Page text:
Faced with increasing medical advances and finite resources, health services that offer universal access have been forced to ration those services.2 This has meant waiting lists and long waiting times for many procedures. In this context it is important that such waiting lists are managed in an equitable and explicit manner.3 ,4 Traditionally, patients have been informally prioritised by clinicians, generally on the basis of need and ability to benefit. Recently there has been a move to make such decisions more explicit in the belief that such transparency will ensure fairness and consistency of prioritisation, while allowing comparison of waiting times across regions.5
In 1990, Naylor et al produced an urgency rating scale (the Ontario score) to prioritise patients on Canadian waiting lists for coronary artery bypass surgery.6Appropriateness and urgency were seen as quite different issues. Appropriateness—that is, potential to benefit—had been investigated by modified Delphi consensus panels in both the United States and the United Kingdom.7 The Ontario score set out to rank the urgency—that is, the appropriate timing of surgery—in patients in whom coronary artery bypass surgery had been deemed appropriate by their physicians. A fundamental assumption was that those at the greatest temporal risk of cardiac adverse events while waiting deserved priority over those at lower risk.8 Earlier work by the Ontario group had established that the risk of death from delayed coronary artery bypass surgery—termed the vital risk—varied from 1% per month for high risk groups to 0.33% per month for those at lower risk.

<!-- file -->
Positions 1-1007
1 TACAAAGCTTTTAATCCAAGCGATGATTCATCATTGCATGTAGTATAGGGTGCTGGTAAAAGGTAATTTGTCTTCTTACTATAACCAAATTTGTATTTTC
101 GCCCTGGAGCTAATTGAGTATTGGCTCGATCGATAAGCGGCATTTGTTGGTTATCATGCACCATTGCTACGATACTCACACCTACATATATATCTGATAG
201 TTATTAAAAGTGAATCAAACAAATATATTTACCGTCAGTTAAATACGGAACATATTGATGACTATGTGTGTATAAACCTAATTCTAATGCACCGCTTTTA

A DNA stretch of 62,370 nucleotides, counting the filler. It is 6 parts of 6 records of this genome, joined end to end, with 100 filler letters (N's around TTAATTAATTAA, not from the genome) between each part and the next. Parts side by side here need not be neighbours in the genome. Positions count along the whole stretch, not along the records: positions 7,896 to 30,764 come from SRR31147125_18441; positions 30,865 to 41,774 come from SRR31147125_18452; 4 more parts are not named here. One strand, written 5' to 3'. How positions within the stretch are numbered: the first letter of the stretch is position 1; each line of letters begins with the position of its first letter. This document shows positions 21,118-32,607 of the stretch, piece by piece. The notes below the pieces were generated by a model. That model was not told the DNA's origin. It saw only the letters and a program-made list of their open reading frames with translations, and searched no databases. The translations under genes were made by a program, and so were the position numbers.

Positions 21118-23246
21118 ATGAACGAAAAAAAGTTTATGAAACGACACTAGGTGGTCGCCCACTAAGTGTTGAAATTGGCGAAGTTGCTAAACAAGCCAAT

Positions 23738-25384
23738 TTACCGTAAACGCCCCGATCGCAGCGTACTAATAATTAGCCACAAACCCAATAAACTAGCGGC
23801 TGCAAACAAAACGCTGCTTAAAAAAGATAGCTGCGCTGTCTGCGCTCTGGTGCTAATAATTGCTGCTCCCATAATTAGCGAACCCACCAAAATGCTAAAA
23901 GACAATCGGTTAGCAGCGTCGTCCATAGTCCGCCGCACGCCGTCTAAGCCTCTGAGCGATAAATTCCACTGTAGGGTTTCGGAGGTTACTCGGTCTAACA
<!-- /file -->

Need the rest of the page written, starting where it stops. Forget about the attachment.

In response to lengthy waiting lists for elective surgical procedures, the New Zealand government commissioned the development of prioritisation scores, including one for coronary artery bypass surgery.9 Developed by a professional advisory committee, the score awarded points for a range of variables, and access onto the list was restricted by the government to those patients who scored at least 35 points.
In this study of patients accepted for isolated coronary artery bypass surgery at the largest centre in New Zealand between 1993 and 1996, we investigated whether the New Zealand score adequately prioritised patients according to the risk of death and cardiac events as an urgency rating scale in a similar way to the Ontario score.
All patients referred for isolated coronary artery bypass surgery between 1 January 1993 and 31 January 1996 were included in the study. Waiting time was defined as the time between the date they were accepted onto the waiting list and the date of surgery, removal from the list (including death), or 1 January 1997 if the procedure had not yet been performed. Waiting times were assessed in relation to the maximum acceptable times described by the Ontario consensus panel (table 1).6 The case records of 1422 patients were reviewed. Information available at the time of referral was used to assign both a New Zealand and an Ontario score to each patient (fig 1).